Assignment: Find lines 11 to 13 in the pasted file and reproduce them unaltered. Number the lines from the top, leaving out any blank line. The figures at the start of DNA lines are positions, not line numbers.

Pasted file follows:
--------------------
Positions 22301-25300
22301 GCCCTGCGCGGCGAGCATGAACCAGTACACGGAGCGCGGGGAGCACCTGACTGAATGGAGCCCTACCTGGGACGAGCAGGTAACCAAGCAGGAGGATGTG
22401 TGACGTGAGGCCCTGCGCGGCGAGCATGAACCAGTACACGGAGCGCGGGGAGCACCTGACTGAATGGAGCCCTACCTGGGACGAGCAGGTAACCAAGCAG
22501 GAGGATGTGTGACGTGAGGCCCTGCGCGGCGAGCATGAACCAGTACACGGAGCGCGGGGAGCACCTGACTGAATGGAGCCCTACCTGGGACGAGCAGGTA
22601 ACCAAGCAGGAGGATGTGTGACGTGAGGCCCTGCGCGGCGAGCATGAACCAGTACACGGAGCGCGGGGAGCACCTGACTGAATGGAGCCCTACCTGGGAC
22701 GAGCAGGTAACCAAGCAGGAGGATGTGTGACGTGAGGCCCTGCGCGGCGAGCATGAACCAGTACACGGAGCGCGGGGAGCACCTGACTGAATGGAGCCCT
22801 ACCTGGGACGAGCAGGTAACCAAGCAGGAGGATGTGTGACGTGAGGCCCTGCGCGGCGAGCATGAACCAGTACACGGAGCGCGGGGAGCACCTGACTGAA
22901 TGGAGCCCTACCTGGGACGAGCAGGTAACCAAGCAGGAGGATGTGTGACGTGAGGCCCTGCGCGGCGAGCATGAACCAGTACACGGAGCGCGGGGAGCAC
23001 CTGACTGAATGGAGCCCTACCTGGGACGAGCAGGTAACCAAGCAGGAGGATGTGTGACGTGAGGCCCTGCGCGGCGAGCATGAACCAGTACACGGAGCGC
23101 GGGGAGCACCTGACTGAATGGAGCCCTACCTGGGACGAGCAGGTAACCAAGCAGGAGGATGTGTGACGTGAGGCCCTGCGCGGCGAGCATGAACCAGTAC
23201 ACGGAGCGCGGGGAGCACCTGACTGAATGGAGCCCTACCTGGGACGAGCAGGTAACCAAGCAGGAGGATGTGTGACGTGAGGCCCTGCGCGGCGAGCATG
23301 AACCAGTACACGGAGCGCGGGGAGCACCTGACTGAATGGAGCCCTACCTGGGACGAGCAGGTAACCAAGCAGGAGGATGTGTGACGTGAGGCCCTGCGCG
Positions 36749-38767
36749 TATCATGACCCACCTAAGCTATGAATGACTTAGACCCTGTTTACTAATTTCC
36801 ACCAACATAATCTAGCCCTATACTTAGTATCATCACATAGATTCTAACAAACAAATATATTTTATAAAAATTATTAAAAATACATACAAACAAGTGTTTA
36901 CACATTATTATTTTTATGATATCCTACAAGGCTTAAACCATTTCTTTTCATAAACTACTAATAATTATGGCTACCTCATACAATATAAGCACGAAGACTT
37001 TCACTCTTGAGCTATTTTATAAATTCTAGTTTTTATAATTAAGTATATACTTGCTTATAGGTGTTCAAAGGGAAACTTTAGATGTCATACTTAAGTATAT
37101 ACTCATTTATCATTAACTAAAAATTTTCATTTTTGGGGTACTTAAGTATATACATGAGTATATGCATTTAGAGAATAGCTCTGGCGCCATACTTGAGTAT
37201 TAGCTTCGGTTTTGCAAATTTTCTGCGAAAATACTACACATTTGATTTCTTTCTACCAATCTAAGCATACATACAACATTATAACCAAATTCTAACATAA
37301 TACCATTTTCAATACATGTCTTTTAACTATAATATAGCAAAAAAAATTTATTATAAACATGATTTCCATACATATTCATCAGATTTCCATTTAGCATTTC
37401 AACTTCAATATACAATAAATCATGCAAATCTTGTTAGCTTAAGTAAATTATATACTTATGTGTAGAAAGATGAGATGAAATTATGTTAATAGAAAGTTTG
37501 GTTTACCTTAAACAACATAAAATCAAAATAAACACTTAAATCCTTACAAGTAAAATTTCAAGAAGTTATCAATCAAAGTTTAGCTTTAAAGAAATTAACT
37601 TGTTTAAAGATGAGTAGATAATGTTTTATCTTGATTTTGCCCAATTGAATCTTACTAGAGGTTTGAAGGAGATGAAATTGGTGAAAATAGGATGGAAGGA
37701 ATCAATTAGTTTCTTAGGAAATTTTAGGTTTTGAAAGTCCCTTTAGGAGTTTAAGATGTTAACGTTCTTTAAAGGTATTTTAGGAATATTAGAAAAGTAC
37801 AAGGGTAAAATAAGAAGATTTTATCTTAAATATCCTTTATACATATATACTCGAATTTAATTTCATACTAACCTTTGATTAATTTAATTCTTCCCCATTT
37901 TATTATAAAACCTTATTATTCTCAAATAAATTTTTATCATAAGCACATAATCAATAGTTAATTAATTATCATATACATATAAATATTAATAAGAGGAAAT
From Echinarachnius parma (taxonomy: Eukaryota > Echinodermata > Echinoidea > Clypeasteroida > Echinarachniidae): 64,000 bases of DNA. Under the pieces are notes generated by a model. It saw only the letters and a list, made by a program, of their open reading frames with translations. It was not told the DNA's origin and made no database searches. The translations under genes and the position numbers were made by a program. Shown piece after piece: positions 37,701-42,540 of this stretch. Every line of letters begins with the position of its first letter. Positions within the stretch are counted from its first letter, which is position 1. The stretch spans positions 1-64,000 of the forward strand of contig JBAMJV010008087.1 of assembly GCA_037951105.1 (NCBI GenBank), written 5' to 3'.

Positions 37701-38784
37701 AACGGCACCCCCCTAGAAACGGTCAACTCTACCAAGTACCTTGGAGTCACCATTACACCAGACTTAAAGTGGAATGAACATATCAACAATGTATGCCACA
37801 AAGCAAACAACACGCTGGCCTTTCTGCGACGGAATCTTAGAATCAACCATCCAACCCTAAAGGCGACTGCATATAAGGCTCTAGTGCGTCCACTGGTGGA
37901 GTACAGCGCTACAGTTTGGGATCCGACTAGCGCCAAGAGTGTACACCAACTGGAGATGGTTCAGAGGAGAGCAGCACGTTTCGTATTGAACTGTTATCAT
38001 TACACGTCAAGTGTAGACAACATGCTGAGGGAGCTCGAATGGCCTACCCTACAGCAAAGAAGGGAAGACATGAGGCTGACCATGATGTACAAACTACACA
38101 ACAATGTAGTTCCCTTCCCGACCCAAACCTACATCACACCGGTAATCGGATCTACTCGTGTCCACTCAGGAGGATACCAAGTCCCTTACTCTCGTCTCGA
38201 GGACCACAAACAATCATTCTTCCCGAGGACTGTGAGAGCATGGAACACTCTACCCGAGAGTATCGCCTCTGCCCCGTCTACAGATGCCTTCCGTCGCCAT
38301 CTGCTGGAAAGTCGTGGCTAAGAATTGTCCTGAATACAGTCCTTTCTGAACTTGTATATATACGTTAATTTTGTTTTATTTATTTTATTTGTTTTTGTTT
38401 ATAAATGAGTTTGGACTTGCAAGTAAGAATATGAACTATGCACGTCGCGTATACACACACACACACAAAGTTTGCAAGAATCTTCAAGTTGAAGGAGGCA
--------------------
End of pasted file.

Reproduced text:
23201 ACGGAGCGCGGGGAGCACCTGACTGAATGGAGCCCTACCTGGGACGAGCAGGTAACCAAGCAGGAGGATGTGTGACGTGAGGCCCTGCGCGGCGAGCATG
23301 AACCAGTACACGGAGCGCGGGGAGCACCTGACTGAATGGAGCCCTACCTGGGACGAGCAGGTAACCAAGCAGGAGGATGTGTGACGTGAGGCCCTGCGCG
Positions 36749-38767